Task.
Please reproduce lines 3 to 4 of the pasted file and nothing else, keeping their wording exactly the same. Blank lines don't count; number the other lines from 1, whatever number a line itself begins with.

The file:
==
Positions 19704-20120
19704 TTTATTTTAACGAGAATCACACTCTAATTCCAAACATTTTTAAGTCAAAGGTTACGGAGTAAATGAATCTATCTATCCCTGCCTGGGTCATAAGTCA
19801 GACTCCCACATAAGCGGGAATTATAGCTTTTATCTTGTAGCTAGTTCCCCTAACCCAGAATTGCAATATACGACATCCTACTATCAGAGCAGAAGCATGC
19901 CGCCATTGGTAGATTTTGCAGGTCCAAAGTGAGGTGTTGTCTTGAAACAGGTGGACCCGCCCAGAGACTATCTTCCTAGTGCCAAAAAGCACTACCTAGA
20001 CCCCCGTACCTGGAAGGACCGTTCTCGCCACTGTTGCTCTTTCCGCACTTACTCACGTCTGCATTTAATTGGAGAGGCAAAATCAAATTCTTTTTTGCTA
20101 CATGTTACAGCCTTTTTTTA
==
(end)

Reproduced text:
19801 GACTCCCACATAAGCGGGAATTATAGCTTTTATCTTGTAGCTAGTTCCCCTAACCCAGAATTGCAATATACGACATCCTACTATCAGAGCAGAAGCATGC
19901 CGCCATTGGTAGATTTTGCAGGTCCAAAGTGAGGTGTTGTCTTGAAACAGGTGGACCCGCCCAGAGACTATCTTCCTAGTGCCAAAAAGCACTACCTAGA